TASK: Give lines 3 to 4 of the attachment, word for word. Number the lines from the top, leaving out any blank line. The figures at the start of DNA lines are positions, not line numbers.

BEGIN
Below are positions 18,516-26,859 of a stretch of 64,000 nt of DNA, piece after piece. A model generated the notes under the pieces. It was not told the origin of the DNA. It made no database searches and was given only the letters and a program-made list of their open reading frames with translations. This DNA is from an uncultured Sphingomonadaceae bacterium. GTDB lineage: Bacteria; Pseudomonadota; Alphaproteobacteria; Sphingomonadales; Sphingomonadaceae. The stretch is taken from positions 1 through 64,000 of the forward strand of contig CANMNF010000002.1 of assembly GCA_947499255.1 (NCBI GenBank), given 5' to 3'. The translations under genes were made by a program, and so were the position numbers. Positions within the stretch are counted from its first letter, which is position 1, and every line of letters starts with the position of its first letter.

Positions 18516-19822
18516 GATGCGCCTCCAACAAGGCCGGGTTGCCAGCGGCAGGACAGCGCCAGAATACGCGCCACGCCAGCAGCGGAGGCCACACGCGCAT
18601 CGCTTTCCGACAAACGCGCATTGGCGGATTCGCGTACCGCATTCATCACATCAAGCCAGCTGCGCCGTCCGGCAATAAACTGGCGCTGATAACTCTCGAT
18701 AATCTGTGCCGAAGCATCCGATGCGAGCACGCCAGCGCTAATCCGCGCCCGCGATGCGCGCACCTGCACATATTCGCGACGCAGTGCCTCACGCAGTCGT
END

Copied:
18516 GATGCGCCTCCAACAAGGCCGGGTTGCCAGCGGCAGGACAGCGCCAGAATACGCGCCACGCCAGCAGCGGAGGCCACACGCGCAT
18601 CGCTTTCCGACAAACGCGCATTGGCGGATTCGCGTACCGCATTCATCACATCAAGCCAGCTGCGCCGTCCGGCAATAAACTGGCGCTGATAACTCTCGAT